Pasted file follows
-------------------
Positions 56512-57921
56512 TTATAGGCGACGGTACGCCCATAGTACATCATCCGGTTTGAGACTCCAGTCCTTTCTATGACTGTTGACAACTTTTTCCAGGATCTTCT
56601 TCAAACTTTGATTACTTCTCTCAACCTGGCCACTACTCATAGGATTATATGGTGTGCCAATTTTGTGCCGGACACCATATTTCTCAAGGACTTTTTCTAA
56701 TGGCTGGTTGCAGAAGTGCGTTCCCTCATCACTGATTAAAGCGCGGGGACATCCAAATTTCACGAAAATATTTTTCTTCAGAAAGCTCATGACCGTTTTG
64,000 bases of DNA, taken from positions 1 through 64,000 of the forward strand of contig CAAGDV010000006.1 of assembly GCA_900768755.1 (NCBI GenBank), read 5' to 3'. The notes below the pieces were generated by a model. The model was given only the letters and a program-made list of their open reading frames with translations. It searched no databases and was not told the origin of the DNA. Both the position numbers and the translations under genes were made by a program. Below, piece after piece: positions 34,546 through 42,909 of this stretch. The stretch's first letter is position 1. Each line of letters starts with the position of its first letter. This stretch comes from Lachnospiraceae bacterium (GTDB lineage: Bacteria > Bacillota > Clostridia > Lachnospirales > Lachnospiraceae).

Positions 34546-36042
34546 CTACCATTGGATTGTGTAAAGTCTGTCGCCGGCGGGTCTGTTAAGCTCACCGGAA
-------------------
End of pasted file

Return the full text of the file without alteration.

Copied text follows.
Positions 56512-57921
56512 TTATAGGCGACGGTACGCCCATAGTACATCATCCGGTTTGAGACTCCAGTCCTTTCTATGACTGTTGACAACTTTTTCCAGGATCTTCT
56601 TCAAACTTTGATTACTTCTCTCAACCTGGCCACTACTCATAGGATTATATGGTGTGCCAATTTTGTGCCGGACACCATATTTCTCAAGGACTTTTTCTAA
56701 TGGCTGGTTGCAGAAGTGCGTTCCCTCATCACTGATTAAAGCGCGGGGACATCCAAATTTCACGAAAATATTTTTCTTCAGAAAGCTCATGACCGTTTTG
64,000 bases of DNA, taken from positions 1 through 64,000 of the forward strand of contig CAAGDV010000006.1 of assembly GCA_900768755.1 (NCBI GenBank), read 5' to 3'. The notes below the pieces were generated by a model. The model was given only the letters and a program-made list of their open reading frames with translations. It searched no databases and was not told the origin of the DNA. Both the position numbers and the translations under genes were made by a program. Below, piece after piece: positions 34,546 through 42,909 of this stretch. The stretch's first letter is position 1. Each line of letters starts with the position of its first letter. This stretch comes from Lachnospiraceae bacterium (GTDB lineage: Bacteria > Bacillota > Clostridia > Lachnospirales > Lachnospiraceae).

Positions 34546-36042
34546 CTACCATTGGATTGTGTAAAGTCTGTCGCCGGCGGGTCTGTTAAGCTCACCGGAA